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SKS double-feed causes fatality

Discussion in 'Rifle Country' started by MikeJackmin, Jun 8, 2009.

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  1. MikeJackmin

    MikeJackmin Member

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    Never heard of one like this before:

    http://www.thefirearmblog.com/blog/2009/06/08/double-feed-in-sks-kills-operator-a-warning-to-all-of-us/

    ".. the casing of the round entered the left side of his stomach about four inches above his belt and traveled upward inside his chest... the casing traveled eight to twelve inches upward into the chest cavity after penetration."

    Holy cr*p.

    My take: This sort of ignition is possible with any firearm using pointed ammo, even bolt actions (why not)? What makes it dangerous is the proximity of the rifle's action to the body. I think that's the take-home point here. He'd have probably been OK if her did not have the rifle's action so close to his belly.

    This sort of fatality is obviously a rare occurrence, but failures like that which do not result in serious injury might be more common than we think. My new habit will be to operate rifle actions with the butt against my hip, rather than at the side. Seems like an easy change to make, and that's one less hazard to worry about.

    I've heard of a related failure in semi-auto pistols; if the user fumbles the unloading process, it's possible to trap a live round nose-forward in the ejection port. If you are unlucky that day, the extractor can strike the primer and the cartridge will explode. Usually, the user has his hand right there, ready to catch the ejected round, and that hand can get torn up. Once again, the danger comes from proximity; get the soft parts of your body just a few inches away, and no harm is usually done.

    (FWIW, I like to unload pistols by first removing the magazine, and then pressing my palm against the ejection port while cycling the slide. This forces the round to fall into the mag well and keeps it out of the danger zone. A pinky, curled over the base of the empty mag well, will usually catch the ejected round and keep it off the floor).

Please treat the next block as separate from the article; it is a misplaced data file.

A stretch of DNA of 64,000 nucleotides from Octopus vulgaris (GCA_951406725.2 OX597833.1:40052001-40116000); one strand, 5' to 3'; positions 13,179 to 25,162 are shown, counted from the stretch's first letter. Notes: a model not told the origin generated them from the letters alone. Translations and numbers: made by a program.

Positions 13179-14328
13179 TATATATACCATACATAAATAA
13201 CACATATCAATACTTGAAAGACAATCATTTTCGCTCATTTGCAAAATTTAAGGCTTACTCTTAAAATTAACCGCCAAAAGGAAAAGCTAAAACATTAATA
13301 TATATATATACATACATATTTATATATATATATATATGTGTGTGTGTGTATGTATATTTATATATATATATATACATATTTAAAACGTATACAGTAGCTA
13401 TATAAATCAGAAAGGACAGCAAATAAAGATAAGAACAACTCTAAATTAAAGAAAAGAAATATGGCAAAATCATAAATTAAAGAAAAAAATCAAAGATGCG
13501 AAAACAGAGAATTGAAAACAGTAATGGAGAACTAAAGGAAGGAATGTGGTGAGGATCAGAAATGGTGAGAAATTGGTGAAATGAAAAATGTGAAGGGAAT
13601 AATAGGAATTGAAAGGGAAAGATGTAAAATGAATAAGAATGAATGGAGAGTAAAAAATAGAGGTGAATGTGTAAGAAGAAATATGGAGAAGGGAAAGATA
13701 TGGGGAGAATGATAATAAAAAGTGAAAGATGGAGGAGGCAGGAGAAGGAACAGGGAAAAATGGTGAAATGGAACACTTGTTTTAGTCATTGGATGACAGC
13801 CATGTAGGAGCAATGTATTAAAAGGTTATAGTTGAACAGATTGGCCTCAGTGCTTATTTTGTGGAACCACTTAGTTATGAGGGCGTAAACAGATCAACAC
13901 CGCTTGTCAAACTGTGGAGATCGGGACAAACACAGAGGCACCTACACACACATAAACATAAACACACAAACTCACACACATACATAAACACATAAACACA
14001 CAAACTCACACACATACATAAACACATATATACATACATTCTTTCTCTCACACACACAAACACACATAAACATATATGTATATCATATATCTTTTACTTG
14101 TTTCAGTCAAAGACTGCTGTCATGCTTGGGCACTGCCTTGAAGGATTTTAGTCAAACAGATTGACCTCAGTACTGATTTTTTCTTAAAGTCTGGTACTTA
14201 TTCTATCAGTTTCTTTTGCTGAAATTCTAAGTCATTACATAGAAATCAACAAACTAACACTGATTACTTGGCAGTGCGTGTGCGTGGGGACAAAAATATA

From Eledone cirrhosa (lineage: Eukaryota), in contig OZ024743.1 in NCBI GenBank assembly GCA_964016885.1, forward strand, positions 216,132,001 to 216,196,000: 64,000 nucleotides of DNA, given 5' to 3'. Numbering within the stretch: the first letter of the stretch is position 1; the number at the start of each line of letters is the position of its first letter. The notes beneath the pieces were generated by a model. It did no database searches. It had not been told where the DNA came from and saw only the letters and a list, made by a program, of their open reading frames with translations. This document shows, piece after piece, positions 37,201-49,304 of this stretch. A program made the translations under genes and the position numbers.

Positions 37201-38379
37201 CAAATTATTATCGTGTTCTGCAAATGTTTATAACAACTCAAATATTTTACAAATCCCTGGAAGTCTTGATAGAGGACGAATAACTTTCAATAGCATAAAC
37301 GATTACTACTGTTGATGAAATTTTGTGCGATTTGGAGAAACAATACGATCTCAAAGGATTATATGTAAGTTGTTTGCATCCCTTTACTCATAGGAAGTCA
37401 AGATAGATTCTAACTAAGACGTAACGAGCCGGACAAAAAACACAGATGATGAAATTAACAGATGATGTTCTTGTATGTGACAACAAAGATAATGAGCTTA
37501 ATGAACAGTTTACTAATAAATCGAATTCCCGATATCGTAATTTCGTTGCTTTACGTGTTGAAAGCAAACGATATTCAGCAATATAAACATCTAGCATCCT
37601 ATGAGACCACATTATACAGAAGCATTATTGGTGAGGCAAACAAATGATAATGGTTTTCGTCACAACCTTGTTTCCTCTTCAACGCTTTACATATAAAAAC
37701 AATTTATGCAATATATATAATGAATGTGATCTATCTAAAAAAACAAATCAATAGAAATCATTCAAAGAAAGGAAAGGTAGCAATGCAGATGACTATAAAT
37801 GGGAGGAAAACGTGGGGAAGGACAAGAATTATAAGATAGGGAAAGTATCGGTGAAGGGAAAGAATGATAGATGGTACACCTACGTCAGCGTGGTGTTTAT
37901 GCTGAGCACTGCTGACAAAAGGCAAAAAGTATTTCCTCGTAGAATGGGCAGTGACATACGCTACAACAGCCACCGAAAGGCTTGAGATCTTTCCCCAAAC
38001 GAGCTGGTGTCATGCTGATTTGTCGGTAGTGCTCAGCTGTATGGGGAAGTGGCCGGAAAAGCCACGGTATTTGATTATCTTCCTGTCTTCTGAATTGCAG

2. General Geoff

    General Geoff Member

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    Seems like a better idea would be to operate rifle actions with the butt against your shoulder.


    edit; also, SKSes were not designed to function with detachable magazines. Are these not aftermarket modifications? Did Norinco do these modifications before importing/selling the SKSes? I'm not sure the plaintiff has any case whatsoever against Norinco or the importer, if these modifications were not done by them.
     
  3. MikeJackmin

    MikeJackmin Member

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    The shoulder is good, too. I was thinking of the times when I currently have it tucked close to my side, such as loading/unloading or when peering into the action to resolve a jam.
     
  4. Shung

    Shung Member

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    when I get a malfunction, I always remove the mag 1st... seems that in this case it would have saved my life..